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15 Best Adventure Movies of All Time
In a way, every movie is an adventure—an act of transcendence, submitting to the unknown of a story world and all that comes with it. When watching a movie, you latch onto a protagonist’s hand without looking back, agreeing to tag along for the ride. Of course, some cinematic adventures are more thrilling than others.
There comes a point in every hero’s journey when they must accept their call to adventure and dive into a new world of wonders and challenges. And, there comes a time in every movie watcher’s viewing experience when they must decide whether the first five minutes seem promising enough to put their phone down and commit. (Look at you, you phone-less vagabond.)
Whether you prefer rope-swinging through the jungle or setting the open seas, these movies are sure to bring you on the trip of a lifetime. Choose your own adventure from this list of the genre’s best.
Stand by Me
Rob Reiner’s iconic adaptation of Stephen King’s The Body serves as an all-but-ordinary coming of age story, set in 1959. River Phoenix, Corey Feldman, Wil Wheaton, and Jerry O’Connell star as a group of young boys determined to uncover the missing body of a local boy for a cash reward. The film is a blend of hilariously crude adolescent humor, saturated scenes of nostalgia, and meditations on innocence, maturity, and friendship.
Life of Pi
Few voyages at sea begin with the shipwreck, but such is the case for Life of Pi, based on Yann Martel’s novel of the same name. Directed by Ang Lee and starring the late Irrfan Khan and Suraj Sharma, the film weaves a spectacular tale of spiritual discovery as a shipwrecked young man navigates the Pacific Ocean while stranded on a lifeboat. (Think Cast Away, but swap the volleyball for a Bengal tiger.)
The Lord of the Rings: The Fellowship of the Ring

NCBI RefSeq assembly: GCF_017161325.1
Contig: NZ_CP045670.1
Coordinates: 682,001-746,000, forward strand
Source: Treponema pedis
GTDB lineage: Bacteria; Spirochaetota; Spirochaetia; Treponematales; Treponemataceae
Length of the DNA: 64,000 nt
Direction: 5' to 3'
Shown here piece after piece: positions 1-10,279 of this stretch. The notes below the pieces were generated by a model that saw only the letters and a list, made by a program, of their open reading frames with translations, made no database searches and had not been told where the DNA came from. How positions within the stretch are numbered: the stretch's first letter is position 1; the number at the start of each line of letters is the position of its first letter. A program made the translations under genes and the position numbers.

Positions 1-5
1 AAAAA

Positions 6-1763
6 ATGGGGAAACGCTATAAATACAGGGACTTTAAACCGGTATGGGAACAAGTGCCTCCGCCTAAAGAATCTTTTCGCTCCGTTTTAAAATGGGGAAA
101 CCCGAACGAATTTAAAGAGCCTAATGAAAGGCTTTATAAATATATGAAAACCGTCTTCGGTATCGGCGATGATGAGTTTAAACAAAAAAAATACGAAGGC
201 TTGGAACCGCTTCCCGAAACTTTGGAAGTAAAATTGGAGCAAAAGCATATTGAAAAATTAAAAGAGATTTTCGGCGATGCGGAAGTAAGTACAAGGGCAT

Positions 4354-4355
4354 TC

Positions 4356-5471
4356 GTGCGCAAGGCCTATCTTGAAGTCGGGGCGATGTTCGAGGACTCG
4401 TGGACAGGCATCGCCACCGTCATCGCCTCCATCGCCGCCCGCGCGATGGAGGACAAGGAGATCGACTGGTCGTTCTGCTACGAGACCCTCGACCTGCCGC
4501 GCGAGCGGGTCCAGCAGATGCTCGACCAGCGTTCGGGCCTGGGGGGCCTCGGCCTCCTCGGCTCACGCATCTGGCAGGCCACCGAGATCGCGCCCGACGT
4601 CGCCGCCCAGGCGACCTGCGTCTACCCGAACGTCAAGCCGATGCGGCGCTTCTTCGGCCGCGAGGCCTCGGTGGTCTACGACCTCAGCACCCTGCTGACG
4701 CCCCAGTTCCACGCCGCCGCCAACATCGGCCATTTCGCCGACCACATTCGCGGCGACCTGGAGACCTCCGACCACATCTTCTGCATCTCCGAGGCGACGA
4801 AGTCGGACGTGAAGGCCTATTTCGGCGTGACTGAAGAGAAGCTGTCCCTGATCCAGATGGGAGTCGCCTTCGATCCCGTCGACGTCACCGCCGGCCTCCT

The first installment of Peter Jackson’s trilogy adaptation of J.R.R. Tolkien’s iconic epic novels, The Lord of the Rings: The Fellowship of the Ring introduces us to the fictional appendix that is all of Middle Earth and its inhabitants. Viewers join the earnest quest of young hobbit Frodo and his caravan of companions, with performances by Elijah Wood, Ian McKellen, Cate Blanchett, and Orlando Bloom.
Nothing says adventure like two twelve-year-olds falling in love and running away together to an island off the coast of New England. This whimsical and peculiar comedy is as Wes Anderson as Wes Anderson can get: peak aesthetic pleasure in its set and costume design, obsessively precise cinematography and writing, and, of course an overwhelmingly stacked cast of celebrities.
The Hidden Fortress
From the beloved Japanese filmmaker Akira Kurosawa, The Hidden Fortress follows two peasants who find themselves on an unexpected quest to escort a man and woman across enemy lines in the midst of a war. The shared journey finds some comical and dramatic speedbumps though when it is revealed that the two men are actually escorting a war general and princess.
The Peanut Butter Falcon
Shia LaBeouf and Zack Gottsagen respectively star as a local outlaw and young man with Down’s Syndrome who, upon finding each other while both on the run, form an unlikely bond. The latter has left his care facility determined to pursue his dream career in professional wrestling, and one of his nurses eventually catches up to the two friends at large. However, she might just end up being a perfect third companion.
Indiana Jones: Raiders of the Lost Ark